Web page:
German air force transfers Covid patients as hospitals run out of beds

Germany’s air force – the Luftwaffe – is helping transfer Covid-19 patients from overwhelmed hospitals in the south as the new government warned that the pandemic is spiraling out of control with daily cases soaring to record levels.

A military medical evacuation aircraft was prepared to start airlifting seriously ill patients on Friday from hard-hit Bavaria to other hospitals in northern Germany where there is still capacity in intensive care units.

Germany’s daily new infections soared to a record-breaking 76,414 on Friday, up from 52,970 new infections per day a week ago.

Europe’s biggest economy has now passed the grim toll of 100,000 Covid-19 related deaths, with the government warning that the pandemic has become the country’s worst ever crisis and expressing concern over a new virus variant detected in South Africa.

“The situation is dramatic and grave,” said Health Minister Jens Spahn at a news conference in Berlin on Friday. “It’s worse than it’s ever been in this pandemic. We’ve got to do everything we can to relieve pressure on the health care system.”

Spahn, whose time as minister will end next month once the new government takes office, scolded Germans for failing to reduce contact with others during this fourth wave and said people had previously been more conscientious and cooperative.

“We’ve got a lot of work to do on that,” he said.

The health minister also said the detection of the new Covid-19 variant added to concern over rising infection numbers, and that the government would declare South Africa a “virus variant area” on Friday.

Covid-19 infections and death rates have soared in southern and eastern regions of Germany such as Bavaria and Saxony, where the vaccination uptake is lowest. This has overwhelmed hospital intensive care units and raised fears that doctors will soon have to resort to “triage” methods – focusing resources on those patients with better chances of surviving.

“It’s the most severe health crisis ever in Germany,” said Robert Habeck, the co-leader of the Greens party and incoming Economy Minister, in a German TV talk show late on Thursday. “Time is running out. We’re seeing a doubling in the infection rates every 12 days. Hospitals are already full. We’ve only got a few days left.”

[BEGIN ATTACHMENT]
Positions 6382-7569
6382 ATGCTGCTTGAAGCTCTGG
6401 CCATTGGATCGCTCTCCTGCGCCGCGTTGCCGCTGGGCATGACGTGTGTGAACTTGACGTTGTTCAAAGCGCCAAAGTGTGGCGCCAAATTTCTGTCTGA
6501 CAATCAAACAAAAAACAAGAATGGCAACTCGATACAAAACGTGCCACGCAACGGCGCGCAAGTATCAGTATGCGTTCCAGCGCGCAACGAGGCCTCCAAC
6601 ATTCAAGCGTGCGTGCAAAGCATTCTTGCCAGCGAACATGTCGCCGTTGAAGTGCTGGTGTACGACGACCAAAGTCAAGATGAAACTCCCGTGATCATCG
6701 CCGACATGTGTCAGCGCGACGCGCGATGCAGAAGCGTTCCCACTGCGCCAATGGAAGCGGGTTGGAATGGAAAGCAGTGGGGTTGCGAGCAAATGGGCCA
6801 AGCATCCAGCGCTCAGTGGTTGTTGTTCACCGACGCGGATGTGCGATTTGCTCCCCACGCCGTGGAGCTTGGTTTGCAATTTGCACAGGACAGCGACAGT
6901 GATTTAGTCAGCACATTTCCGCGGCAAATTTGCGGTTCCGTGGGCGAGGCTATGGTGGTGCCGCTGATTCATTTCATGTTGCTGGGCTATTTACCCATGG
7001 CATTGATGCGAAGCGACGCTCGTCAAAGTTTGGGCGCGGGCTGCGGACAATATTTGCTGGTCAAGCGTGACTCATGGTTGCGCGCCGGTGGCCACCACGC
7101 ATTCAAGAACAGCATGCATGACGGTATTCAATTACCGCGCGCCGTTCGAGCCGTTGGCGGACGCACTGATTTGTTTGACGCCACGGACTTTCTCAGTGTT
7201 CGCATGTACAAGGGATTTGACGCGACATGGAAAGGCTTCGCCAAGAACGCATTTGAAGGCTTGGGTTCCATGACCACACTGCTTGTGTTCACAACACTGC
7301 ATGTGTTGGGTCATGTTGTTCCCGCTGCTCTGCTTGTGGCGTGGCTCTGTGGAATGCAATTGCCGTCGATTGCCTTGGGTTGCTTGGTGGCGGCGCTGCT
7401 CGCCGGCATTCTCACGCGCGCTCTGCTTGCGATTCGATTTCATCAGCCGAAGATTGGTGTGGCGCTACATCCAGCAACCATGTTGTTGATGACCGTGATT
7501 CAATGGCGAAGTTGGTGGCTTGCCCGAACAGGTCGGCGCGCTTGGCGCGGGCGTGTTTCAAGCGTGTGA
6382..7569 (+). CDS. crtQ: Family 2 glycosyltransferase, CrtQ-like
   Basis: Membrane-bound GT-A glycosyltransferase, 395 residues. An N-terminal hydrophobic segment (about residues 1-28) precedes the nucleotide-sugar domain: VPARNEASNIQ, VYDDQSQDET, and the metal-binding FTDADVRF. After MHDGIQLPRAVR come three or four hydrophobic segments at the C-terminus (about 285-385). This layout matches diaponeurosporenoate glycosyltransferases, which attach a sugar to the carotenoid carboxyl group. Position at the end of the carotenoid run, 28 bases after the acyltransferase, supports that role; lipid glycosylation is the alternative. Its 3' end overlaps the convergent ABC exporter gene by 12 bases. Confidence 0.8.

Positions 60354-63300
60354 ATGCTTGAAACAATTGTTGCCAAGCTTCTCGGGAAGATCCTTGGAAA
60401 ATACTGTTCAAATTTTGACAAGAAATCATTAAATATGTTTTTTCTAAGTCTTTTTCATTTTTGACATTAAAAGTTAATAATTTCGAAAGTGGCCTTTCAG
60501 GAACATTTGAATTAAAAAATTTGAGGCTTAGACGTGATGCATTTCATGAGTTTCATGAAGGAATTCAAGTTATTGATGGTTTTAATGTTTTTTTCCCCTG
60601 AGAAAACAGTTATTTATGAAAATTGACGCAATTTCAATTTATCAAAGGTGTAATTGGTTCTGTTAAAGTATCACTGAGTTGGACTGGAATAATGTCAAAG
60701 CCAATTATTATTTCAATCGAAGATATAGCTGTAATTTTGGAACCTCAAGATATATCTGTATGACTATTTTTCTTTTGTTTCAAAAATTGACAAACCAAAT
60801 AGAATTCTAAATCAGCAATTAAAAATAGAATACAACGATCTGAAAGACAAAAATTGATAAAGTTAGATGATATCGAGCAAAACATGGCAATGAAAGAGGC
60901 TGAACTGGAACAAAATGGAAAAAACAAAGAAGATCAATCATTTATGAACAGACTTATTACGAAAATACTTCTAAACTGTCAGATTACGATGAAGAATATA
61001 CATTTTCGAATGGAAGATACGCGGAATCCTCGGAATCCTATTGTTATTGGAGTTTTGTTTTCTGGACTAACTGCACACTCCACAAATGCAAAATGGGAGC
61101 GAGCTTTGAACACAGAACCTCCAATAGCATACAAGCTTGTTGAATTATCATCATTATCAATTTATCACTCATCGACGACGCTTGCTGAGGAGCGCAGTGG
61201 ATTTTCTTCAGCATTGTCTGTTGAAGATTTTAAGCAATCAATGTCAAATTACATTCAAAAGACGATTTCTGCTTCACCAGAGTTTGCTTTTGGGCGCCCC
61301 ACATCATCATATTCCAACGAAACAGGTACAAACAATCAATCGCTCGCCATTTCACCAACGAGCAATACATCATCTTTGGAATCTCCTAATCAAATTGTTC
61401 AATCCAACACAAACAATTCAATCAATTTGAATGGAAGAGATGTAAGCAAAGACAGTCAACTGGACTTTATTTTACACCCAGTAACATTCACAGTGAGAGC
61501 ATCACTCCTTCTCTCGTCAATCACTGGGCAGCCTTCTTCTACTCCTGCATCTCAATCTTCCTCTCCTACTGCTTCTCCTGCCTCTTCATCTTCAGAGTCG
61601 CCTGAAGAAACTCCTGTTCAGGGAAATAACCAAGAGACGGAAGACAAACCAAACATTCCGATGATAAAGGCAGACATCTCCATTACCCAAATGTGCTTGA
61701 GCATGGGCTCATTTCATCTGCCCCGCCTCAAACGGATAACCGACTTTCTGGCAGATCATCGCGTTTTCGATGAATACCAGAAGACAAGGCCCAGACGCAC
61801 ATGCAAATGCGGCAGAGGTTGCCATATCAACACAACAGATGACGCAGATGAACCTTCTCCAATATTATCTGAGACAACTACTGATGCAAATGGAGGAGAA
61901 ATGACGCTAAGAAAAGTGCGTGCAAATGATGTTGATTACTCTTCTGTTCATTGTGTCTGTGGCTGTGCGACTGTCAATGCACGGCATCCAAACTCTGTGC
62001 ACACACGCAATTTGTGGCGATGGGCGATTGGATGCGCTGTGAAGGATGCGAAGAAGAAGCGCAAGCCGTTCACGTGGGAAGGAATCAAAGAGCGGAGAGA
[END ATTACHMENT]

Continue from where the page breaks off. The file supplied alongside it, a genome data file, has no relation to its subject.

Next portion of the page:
Annalena Baerbock, co-chief of the Greens party and the country’s incoming foreign minister, told magazine Spiegel that neither a vaccine mandate for the whole population nor a new German lockdown could be ruled out.

While Germany dealt with the first waves of the pandemic relatively well compared to other European nations, its complacency in the summer, a lack of interest in the pandemic during the election campaign from August to September, and low vaccination rates have created fertile ground for the sharp increase in infections over the last month.

Germany’s vaccination rate, at 67%, is among the lowest in western Europe.

The German military has played a low-key supporting role during the pandemic in recent months, with its duties including assisting contact-tracing staff at the nation’s 400 Gesundheitsamt health agency offices. But the latest use of the Luftwaffe is a significant development in a country that – due in part to its history – has traditionally kept the military on a tight leash.

A specially equipped Airbus A310 MedEvac was scheduled to fly a half dozen critical care patients from the Memmingen Airport in Bavaria to Münster-Osnabrück airport in northwest Germany later on Friday. The Luftwaffe has another specially equipped medical evacuation plane that is on standby.

Douglas Mateo

Douglas holds a position as a content writer at Neptune Pine. His academic qualifications in journalism and home science have offered her a wide base from which to line various topics. He has a proficiency in scripting articles related to the Health industry, including new findings, disease-related, or epidemic-related news. Apart from this, Douglas writes an independent blog and assists people in living healthy life.

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